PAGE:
If your baby’s cough sounds wet, it’s most likely due to chest congestion. The cough will often last longer than a runny nose, if your baby has that symptom as well. It’s best to consult your baby’s healthcare provider if she has a cough, especially if she’s under 2 months old. If the cough sounds dry or irritated, your baby most likely won’t have chest congestion. Dry coughs are often characteristic of conditions like croup or whooping cough, both of which can have a barking sound. If your baby does indeed have a dry cough that has a barking sound, or if your baby makes a wheezing sound when breathing, contact her healthcare provider as she may need prescription medication to treat the underlying cause. Be aware that experts do not recommend over-the-counter cough medicine for children younger than 6 years old as it may cause serious side effects such as slowed breathing.

Immediate Relief for Your Baby’s Nasal Congestion

If it appears that your infant has nasal congestion and it is bothering her, you can follow this two-step process to help clear her nose. Do this every few hours, and ideally 15 to 20 minutes before a feeding or bedtime:

  1. Use saline (salt water) drops or spray. Two drops or sprays per nostril are enough. Avoid nose drops or sprays that have any additional medication.

  2. Use a bulb syringe for clearing out any mucus. Clear your baby’s nose immediately after using the saline drops or spray. To use a bulb syringe, squeeze the bulb part first before gently inserting the syringe into your baby’s nostril. Then slowly release the bulb in order to suction out the mucus.

Before using the nose dropper, spray, or bulb syringe, make sure that the item has been thoroughly washed with soap and water, then rinsed with clean water, and allowed to dry completely.

How to Help Relieve Your Baby’s Chest and Nasal Congestion

To help relieve both your baby’s nasal and chest congestion, try the following:

  • Use a cool-mist humidifier in your baby’s room. Set the machine close to your baby, making sure it is out of his reach. The additional moisture provided by the cool mist can help relieve the congestion by thinning the mucosal secretions and thereby clearing your baby’s stuffy and/or runny nose at night. Be sure to thoroughly clean and dry the humidifier every day as recommended by the manufacturer so that you can prevent any bacterial or mold growth.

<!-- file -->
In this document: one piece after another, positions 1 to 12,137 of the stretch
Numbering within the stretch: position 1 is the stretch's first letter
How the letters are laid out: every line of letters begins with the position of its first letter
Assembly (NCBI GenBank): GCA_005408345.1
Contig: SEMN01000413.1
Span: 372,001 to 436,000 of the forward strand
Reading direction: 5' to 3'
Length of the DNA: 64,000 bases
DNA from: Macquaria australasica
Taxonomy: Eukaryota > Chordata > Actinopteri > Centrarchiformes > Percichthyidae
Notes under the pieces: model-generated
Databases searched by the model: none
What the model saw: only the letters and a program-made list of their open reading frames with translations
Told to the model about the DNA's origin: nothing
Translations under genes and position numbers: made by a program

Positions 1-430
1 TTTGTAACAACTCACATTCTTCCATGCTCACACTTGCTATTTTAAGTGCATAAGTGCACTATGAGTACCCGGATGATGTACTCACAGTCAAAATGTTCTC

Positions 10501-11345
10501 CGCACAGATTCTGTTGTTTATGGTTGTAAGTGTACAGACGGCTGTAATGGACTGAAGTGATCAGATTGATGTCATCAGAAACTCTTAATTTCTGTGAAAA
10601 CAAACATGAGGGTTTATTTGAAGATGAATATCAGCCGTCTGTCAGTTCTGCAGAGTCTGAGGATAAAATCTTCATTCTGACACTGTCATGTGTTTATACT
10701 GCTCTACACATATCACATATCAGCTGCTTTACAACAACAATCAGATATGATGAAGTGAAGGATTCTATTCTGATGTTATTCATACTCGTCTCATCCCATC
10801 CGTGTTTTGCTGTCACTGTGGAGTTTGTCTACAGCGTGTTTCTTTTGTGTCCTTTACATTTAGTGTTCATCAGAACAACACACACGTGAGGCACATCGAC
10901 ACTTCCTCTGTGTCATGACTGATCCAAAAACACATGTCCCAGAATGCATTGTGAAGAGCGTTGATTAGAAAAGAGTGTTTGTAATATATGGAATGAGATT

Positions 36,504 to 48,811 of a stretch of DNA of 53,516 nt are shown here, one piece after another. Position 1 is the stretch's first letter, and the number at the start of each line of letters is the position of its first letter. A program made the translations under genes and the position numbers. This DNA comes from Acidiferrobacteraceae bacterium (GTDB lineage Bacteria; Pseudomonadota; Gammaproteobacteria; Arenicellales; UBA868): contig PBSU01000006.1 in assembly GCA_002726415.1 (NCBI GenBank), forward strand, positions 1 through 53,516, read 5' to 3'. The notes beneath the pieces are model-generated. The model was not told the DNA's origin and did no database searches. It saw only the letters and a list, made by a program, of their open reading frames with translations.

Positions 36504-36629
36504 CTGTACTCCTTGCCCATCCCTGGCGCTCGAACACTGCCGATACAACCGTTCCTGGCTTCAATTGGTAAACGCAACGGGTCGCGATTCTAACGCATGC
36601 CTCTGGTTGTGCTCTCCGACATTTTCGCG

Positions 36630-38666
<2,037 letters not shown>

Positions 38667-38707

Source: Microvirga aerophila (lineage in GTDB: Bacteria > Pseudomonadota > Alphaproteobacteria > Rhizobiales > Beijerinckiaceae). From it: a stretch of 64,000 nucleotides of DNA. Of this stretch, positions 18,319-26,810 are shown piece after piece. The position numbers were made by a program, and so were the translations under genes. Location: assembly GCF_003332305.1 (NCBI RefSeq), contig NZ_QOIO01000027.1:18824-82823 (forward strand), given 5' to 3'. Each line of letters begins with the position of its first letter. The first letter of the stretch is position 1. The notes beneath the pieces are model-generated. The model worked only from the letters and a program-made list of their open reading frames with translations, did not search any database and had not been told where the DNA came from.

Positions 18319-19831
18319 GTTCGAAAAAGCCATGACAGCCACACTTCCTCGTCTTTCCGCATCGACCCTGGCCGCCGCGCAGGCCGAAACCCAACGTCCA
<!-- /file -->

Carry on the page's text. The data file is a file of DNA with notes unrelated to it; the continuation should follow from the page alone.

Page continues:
When to See Your Baby’s Healthcare Provider

Contact your baby’s provider right away if you see any of the following symptoms. which may indicate a more serious illness:

  • A cough that’s painful, persistent, and/or accompanied by a whooping sound, vomiting, or turning blue, which means your child is having difficulty breathing

  • Loss of appetite (signaled by your baby refusing several feedings)

  • Fever —if your baby has a temperature higher than 100.4 degrees Fahrenheit

  • Irritability

  • Being sleepier than usual, or if your baby is hard to wake up.

The Bottom Line

Congestion is something your baby will experience from time to time, as it’s a common symptom of a cold. Easy home remedies and treatments, like clearing his nose with saline spray and using a cool-mist humidifier in his bedroom, can help ease your baby’s congested nose or chest and help him feel more comfortable until the cold passes. Clearing her nasal passages with a saline spray or drops followed by suctioning out the mucus with a bulb syringe before a feeding and before bedtime is important, as congestion can make it difficult for your baby to feed or sleep. If, in addition to congestion, your baby has other symptoms like a high fever, a persistent cough, sleepiness, or refusing to feed, contact his healthcare provider for advice and treatment.